The Blue Future National Social Media Team uses online relational organizing with social media amplification to reach more people. Volunteers are asked to download the free VoteForce app from the Apple or Google stores and register their location and interests. Blue Future campaign managers use a dashboard to send volunteers messages for them to share based on where they live and their profile. Volunteers are alerted when there is a new message for them to share. They can post the received message on one or more social media platforms with just two clicks. Volunteers are encouraged to like and comment on other posts from fellow-volunteers in order to get that hashtag more attention.
A human-powered network designed to work well with social media algorithms.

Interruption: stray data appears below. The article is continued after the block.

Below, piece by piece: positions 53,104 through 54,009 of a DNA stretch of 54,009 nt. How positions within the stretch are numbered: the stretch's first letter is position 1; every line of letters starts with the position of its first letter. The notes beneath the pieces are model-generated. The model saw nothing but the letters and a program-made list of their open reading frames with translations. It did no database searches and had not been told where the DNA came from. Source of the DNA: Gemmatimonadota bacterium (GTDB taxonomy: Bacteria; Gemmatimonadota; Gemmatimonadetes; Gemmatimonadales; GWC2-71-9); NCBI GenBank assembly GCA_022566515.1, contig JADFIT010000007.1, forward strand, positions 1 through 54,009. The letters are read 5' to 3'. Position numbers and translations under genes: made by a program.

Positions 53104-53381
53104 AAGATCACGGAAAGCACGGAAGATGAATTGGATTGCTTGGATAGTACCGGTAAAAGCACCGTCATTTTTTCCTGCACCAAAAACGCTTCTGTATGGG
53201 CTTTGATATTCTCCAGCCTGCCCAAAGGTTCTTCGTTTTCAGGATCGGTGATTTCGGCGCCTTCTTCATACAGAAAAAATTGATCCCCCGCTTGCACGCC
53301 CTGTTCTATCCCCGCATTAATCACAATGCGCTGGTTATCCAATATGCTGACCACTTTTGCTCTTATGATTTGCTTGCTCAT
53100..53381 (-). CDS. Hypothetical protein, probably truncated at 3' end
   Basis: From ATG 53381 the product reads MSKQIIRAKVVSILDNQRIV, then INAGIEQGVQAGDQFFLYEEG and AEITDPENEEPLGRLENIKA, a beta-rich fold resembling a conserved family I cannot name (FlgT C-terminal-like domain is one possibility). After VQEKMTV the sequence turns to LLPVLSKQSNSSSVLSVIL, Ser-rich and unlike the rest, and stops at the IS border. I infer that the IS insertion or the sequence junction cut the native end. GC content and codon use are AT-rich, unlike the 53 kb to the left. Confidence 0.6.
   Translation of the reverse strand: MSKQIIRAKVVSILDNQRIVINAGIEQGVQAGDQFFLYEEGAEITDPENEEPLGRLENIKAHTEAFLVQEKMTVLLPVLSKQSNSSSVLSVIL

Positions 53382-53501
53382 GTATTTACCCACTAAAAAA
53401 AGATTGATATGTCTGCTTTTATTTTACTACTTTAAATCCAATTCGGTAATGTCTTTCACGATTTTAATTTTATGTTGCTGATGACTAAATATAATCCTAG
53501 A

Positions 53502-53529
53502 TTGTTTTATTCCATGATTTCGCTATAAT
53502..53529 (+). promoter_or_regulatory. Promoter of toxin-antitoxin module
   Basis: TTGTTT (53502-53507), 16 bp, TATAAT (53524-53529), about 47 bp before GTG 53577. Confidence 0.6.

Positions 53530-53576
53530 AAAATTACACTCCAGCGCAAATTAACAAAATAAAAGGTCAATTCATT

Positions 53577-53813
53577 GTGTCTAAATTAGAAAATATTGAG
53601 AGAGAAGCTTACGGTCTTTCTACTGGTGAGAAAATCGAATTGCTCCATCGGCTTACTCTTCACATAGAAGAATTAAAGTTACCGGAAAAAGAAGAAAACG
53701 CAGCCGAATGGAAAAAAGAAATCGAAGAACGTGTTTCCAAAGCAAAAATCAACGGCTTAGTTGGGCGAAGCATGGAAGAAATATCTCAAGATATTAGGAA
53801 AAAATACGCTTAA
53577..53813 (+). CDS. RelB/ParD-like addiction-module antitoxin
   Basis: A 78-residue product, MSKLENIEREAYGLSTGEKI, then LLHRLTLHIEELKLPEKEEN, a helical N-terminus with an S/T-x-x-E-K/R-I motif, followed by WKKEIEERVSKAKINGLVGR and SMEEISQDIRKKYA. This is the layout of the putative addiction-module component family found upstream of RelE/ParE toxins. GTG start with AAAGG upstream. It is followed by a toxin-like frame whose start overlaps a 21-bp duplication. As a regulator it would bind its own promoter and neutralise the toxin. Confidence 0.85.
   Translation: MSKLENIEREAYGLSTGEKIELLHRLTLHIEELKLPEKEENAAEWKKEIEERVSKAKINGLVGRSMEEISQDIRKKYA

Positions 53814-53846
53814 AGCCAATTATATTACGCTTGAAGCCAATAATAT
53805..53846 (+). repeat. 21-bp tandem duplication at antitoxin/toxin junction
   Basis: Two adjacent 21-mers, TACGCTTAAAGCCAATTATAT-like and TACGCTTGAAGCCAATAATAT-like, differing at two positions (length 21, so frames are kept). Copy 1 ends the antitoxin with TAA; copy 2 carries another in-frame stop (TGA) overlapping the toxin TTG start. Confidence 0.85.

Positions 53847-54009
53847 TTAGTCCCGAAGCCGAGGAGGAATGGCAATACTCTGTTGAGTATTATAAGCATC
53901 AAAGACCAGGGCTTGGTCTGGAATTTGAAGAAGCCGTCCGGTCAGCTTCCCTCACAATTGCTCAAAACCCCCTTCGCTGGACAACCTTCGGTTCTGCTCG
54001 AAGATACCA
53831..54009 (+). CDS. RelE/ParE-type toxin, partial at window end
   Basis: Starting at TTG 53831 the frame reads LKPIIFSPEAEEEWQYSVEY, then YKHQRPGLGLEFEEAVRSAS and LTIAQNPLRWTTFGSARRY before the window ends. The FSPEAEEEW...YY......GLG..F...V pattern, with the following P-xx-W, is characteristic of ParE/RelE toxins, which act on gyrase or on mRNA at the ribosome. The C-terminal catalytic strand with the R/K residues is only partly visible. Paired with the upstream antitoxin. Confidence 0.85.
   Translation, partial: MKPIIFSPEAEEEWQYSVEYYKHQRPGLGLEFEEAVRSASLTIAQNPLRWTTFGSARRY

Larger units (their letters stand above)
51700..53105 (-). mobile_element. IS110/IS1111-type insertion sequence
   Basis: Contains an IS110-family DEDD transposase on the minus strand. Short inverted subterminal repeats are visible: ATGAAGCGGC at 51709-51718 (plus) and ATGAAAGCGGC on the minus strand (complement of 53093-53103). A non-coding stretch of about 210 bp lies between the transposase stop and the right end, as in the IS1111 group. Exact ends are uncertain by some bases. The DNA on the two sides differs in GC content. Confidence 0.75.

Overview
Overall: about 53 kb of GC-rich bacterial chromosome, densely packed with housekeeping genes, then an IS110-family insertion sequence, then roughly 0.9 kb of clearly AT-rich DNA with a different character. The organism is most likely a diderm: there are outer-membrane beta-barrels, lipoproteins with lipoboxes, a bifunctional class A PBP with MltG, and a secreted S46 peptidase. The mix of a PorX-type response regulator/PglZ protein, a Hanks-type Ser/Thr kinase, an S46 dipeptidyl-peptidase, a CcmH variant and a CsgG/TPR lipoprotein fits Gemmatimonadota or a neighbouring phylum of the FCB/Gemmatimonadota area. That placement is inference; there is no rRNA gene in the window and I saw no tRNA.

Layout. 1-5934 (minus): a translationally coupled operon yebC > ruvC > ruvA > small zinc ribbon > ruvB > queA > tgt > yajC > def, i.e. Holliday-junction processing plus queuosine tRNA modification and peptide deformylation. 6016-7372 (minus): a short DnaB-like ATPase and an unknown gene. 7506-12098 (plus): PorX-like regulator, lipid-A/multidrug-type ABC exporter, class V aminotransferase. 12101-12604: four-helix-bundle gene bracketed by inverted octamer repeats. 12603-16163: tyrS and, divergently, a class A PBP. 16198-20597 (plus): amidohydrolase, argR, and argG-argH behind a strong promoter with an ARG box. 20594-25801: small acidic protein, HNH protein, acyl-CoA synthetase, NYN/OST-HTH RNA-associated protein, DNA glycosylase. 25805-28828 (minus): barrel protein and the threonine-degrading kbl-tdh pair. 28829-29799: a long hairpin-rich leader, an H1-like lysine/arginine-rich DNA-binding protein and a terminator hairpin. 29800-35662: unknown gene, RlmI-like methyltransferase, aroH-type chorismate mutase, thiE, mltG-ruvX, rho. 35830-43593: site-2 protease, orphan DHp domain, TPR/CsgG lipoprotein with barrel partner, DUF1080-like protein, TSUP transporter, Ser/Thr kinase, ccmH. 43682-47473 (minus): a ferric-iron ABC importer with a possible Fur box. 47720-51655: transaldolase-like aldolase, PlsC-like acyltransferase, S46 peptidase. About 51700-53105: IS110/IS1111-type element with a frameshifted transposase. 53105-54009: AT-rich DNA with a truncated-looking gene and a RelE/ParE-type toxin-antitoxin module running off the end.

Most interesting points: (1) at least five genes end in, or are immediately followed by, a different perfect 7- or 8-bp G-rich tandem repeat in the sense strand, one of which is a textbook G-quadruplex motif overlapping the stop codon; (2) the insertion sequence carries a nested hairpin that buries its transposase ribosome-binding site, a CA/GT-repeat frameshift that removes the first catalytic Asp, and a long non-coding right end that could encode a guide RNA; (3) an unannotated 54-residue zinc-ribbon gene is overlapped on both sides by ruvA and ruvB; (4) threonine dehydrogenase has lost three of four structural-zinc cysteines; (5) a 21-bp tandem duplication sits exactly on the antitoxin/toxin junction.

Create outreach message
How volunteers share targeted messages on social media
How a message is spread across different platforms
Social network ranking (Jan 2021)
Facebook was the first social network to surpass one billion registered accounts and currently has over 2.74 billion monthly active users. It owns four of the biggest social media platforms, all with over one billion monthly active users each: Facebook (core platform), WhatsApp, Facebook Messenger, and Instagram. In the fourth quarter of 2020, Facebook reported over 3.3 billion monthly core Family product users. – Published by H. Tankovska, Feb 9, 2021
How Facebook’s algorithm prioritizes what to promote
Facebook’s algorithm uses several factors to determine which posts to share further. – Brandwatch